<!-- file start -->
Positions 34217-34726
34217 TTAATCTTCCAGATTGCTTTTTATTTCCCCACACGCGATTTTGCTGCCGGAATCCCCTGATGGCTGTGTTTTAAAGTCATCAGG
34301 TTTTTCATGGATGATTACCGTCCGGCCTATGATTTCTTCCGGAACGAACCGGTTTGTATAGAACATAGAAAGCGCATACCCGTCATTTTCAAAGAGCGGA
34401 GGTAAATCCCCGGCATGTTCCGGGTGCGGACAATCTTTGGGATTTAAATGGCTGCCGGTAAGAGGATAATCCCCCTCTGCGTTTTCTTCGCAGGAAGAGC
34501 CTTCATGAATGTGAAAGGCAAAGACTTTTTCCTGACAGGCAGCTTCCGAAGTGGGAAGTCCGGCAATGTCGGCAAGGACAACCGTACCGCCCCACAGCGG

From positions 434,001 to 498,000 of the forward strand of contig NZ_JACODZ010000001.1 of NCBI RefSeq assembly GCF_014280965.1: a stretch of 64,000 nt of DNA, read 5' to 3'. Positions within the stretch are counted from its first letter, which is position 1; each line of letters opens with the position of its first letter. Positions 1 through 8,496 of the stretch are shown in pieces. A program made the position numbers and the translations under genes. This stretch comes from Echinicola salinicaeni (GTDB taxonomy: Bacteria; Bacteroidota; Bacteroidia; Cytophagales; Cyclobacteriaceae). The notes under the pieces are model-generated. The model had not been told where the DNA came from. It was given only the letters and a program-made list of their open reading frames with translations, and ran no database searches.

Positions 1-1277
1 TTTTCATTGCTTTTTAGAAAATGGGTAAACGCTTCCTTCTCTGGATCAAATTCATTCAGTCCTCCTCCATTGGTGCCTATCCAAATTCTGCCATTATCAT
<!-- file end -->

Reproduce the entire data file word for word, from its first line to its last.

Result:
Positions 34217-34726
34217 TTAATCTTCCAGATTGCTTTTTATTTCCCCACACGCGATTTTGCTGCCGGAATCCCCTGATGGCTGTGTTTTAAAGTCATCAGG
34301 TTTTTCATGGATGATTACCGTCCGGCCTATGATTTCTTCCGGAACGAACCGGTTTGTATAGAACATAGAAAGCGCATACCCGTCATTTTCAAAGAGCGGA
34401 GGTAAATCCCCGGCATGTTCCGGGTGCGGACAATCTTTGGGATTTAAATGGCTGCCGGTAAGAGGATAATCCCCCTCTGCGTTTTCTTCGCAGGAAGAGC
34501 CTTCATGAATGTGAAAGGCAAAGACTTTTTCCTGACAGGCAGCTTCCGAAGTGGGAAGTCCGGCAATGTCGGCAAGGACAACCGTACCGCCCCACAGCGG

From positions 434,001 to 498,000 of the forward strand of contig NZ_JACODZ010000001.1 of NCBI RefSeq assembly GCF_014280965.1: a stretch of 64,000 nt of DNA, read 5' to 3'. Positions within the stretch are counted from its first letter, which is position 1; each line of letters opens with the position of its first letter. Positions 1 through 8,496 of the stretch are shown in pieces. A program made the position numbers and the translations under genes. This stretch comes from Echinicola salinicaeni (GTDB taxonomy: Bacteria; Bacteroidota; Bacteroidia; Cytophagales; Cyclobacteriaceae). The notes under the pieces are model-generated. The model had not been told where the DNA came from. It was given only the letters and a program-made list of their open reading frames with translations, and ran no database searches.

Positions 1-1277
1 TTTTCATTGCTTTTTAGAAAATGGGTAAACGCTTCCTTCTCTGGATCAAATTCATTCAGTCCTCCTCCATTGGTGCCTATCCAAATTCTGCCATTATCAT